Juntunen faces felony charges of theft by swindleFormer Atkinson Township Supervisor Traci Ann Juntunen, 40, made her initial appearance Monday morning in Carlton County Court, in front of more than a dozen township members who sat in the first three rows of the courtroom.
By: Jana Peterson, Pine Journal
Former Atkinson Township Supervisor Traci Ann Juntunen, 40, made her initial appearance Monday morning in Carlton County Court, in front of more than a dozen township members who sat in the first three rows of the courtroom.
Because Juntunen said her retained attorney, David Keegan, could not be present, she represented herself during the very brief proceedings. Juntunen stated that she understood the charges filed against her – three counts of felony theft by swindle for allegedly submitting false claims for reimbursement while serving as township supervisor.
Although the monetary amount is not large for the alleged crimes – $300 for an Energy Efficiency Small Grants Program grant application, $250 for a deposit on blueprints for a new township building, and a $50 claim for a meeting in McGregor with draftsman Dave Johnson – they are charged as felonies because they involve public money.
Juntunen was elected to the Atkinson Township Board in March 2007 and served until her resignation was accepted in February of this year.
Also during Monday’s hearing, prosecuting attorney Leslie Beiers, assistant St. Louis County attorney, filed a discovery disclosure containing the investigative materials regarding the case, and a non-testimonial omnibus was set for 9 a.m. Wednesday, Sept. 1. Beiers is prosecuting the case at the request of the Carlton County attorney’s office because they claim a conflict of interest.
This is not the first time Juntunen has been in court on charges relating to money. In February 2004, Juntunen was charged with forgery in Douglas County Circuit Court for altering a check from James Brundage from $9,000 to $19,000. According to the Superior Police report, Brundage had agreed to loan Juntunen $9,000 but later found that she changed the amount on the check and cashed it for the greater amount. However, while the original charge was felony forgery, Juntunen was only convicted of a misdemeanor theft of less than $2,500 on March 1, 2004.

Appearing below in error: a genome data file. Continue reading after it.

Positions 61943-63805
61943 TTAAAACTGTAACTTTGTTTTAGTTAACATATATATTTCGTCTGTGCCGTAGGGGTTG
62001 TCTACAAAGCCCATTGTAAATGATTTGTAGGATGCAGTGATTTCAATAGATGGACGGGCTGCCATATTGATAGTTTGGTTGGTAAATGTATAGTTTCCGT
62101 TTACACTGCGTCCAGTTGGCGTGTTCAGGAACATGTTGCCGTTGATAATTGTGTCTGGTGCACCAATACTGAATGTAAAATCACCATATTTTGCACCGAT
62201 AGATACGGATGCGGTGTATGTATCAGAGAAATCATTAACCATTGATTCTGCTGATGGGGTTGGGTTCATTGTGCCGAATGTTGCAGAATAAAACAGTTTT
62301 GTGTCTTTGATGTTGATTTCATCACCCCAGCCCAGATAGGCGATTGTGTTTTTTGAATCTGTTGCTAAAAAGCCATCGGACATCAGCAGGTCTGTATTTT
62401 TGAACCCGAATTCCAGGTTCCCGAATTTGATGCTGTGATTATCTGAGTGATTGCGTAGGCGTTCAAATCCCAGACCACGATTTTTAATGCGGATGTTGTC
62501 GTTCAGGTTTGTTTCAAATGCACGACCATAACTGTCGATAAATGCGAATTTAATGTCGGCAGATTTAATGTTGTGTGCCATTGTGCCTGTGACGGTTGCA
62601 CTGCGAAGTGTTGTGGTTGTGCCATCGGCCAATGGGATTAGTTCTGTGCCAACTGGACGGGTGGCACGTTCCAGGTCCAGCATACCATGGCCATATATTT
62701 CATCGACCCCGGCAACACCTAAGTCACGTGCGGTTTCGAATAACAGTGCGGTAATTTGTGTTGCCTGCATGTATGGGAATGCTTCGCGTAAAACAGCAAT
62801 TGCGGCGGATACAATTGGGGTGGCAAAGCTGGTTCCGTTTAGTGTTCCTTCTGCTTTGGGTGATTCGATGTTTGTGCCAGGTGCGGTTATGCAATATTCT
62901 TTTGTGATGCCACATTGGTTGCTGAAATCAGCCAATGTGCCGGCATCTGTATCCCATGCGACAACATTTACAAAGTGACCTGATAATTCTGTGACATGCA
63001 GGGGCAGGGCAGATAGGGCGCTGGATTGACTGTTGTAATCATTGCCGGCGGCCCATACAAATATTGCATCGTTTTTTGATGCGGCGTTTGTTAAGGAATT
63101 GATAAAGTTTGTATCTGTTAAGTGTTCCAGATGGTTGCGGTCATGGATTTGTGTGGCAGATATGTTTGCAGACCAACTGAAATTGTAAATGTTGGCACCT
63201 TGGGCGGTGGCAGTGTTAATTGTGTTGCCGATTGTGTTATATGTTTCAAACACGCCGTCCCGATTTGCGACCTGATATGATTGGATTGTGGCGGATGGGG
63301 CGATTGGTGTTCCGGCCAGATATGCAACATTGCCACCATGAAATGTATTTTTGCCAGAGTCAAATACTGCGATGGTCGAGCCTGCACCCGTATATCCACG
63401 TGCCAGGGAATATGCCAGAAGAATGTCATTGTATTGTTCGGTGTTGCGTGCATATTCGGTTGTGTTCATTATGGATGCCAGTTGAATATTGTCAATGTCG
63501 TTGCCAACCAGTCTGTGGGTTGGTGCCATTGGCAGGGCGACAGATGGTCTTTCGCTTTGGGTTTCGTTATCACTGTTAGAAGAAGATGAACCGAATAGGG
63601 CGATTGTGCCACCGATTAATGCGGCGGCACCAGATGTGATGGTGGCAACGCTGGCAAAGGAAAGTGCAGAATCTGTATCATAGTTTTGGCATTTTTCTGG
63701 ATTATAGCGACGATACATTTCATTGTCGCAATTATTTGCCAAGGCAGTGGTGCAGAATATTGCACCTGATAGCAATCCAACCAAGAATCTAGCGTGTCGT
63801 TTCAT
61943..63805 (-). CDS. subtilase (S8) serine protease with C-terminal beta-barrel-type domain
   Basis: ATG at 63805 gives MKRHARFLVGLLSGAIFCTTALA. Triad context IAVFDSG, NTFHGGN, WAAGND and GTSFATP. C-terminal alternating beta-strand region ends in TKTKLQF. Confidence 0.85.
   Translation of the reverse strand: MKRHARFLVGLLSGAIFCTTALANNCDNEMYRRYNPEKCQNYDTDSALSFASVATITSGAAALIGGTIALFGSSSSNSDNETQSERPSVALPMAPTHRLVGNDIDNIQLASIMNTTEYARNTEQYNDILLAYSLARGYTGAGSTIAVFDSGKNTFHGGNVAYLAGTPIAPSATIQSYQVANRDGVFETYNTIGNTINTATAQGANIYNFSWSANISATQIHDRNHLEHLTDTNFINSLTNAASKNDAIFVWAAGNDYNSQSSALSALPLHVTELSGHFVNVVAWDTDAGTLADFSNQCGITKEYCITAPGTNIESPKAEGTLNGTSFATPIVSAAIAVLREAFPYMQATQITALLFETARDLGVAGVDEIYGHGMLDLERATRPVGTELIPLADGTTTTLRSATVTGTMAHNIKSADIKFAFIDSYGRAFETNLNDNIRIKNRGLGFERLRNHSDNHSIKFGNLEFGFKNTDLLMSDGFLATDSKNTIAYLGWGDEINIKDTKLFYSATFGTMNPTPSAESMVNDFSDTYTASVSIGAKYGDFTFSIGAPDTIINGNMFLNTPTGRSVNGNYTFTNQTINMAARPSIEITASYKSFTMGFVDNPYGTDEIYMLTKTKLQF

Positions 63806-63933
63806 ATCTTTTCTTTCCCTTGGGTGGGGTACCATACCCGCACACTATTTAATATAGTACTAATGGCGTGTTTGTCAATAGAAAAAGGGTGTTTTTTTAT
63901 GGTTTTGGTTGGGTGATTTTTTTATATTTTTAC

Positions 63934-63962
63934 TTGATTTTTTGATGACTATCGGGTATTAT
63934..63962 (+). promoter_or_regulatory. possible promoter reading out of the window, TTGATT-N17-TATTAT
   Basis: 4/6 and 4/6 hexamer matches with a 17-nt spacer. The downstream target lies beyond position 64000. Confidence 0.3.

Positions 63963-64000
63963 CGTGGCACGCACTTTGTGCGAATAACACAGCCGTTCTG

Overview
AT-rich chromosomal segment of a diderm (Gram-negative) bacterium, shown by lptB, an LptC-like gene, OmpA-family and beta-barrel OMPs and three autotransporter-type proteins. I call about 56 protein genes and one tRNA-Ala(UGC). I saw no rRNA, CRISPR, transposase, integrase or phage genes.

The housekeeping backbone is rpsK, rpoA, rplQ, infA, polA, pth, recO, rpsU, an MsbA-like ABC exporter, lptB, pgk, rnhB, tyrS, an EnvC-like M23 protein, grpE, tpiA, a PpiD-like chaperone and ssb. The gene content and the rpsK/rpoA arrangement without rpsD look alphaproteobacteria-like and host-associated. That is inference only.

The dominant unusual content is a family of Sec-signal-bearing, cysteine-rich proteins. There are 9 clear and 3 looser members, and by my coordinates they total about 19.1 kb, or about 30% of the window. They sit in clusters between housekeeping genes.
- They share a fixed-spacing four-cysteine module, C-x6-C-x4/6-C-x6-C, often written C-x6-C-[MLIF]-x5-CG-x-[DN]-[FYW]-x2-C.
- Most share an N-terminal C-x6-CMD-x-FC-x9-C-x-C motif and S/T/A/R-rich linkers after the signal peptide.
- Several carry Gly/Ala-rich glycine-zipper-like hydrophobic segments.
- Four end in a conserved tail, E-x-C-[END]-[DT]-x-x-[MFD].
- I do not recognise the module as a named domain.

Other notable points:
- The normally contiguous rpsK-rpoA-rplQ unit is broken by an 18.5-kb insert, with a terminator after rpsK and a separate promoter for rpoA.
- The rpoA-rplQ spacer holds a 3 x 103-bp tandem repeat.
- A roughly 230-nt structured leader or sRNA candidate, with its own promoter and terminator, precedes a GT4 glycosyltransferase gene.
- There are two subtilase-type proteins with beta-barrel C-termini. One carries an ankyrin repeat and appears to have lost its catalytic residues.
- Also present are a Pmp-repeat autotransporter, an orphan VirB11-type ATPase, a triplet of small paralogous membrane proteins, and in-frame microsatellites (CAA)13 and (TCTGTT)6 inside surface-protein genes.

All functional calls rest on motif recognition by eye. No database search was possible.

The current felony charges came about after the Office of the State Auditor (OSA) investigated township disbursements for 2009 at the request of the town board after Board Chairman Terry Dearborn became suspicious of the validity of some of the receipts Juntunen had presented for reimbursement during the previous year.
According to the public version of the state auditor’s investigative report dated April 26, 2010, when OSA submitted copies of both the mileage claim for a meeting in McGregor and the claim for a deposit paid for building blueprints to draftsman Dave Johnson, Johnson told the OSA that the documentation was not from him, that the business name and logo were incorrect, it was not his signature and he did not issue separate receipts to his customers. He also told the OSA that he did not draw plans or blueprints for the township, and he did not receive $250 from Juntunen for work performed.
Johnson also provided the OSA with copies of an e-mail he said he received from Juntunen, dated Feb. 5, 2010, three days before she submitted her resignation to the town board.
Here is an excerpt from the e-mail, contained in the OSA investigative report:
“Hey there Dave, … I may have to swallow some crow or try to wiggle my way out of this, I did turn a bill for your services and take the money for it – How or why I am not sure … I may be up the creek on this one … I have to admit Dave I am embarrassed to even involve you in this, please accept my apology, none of this was by any means meant to be deceitful [sic] or stealing, as you know I had every intention of getting prints from you and doing this project as fast as we could …”
On May 28 of this year, according to the criminal complaint, an investigator from the Carlton County Sheriff’s Office interviewed Juntunen, who admitted to manufacturing a false receipt for blueprints, but said she had spent the money on miscellaneous township items. She also stated that the grant application fees for which she submitted claims were for the cost of copies, not application fees. The grants that Juntunen claimed to have applied for do not charge application fees.
Juntunen’s next court appearance is set for 9 a.m. Wednesday, Sept. 1.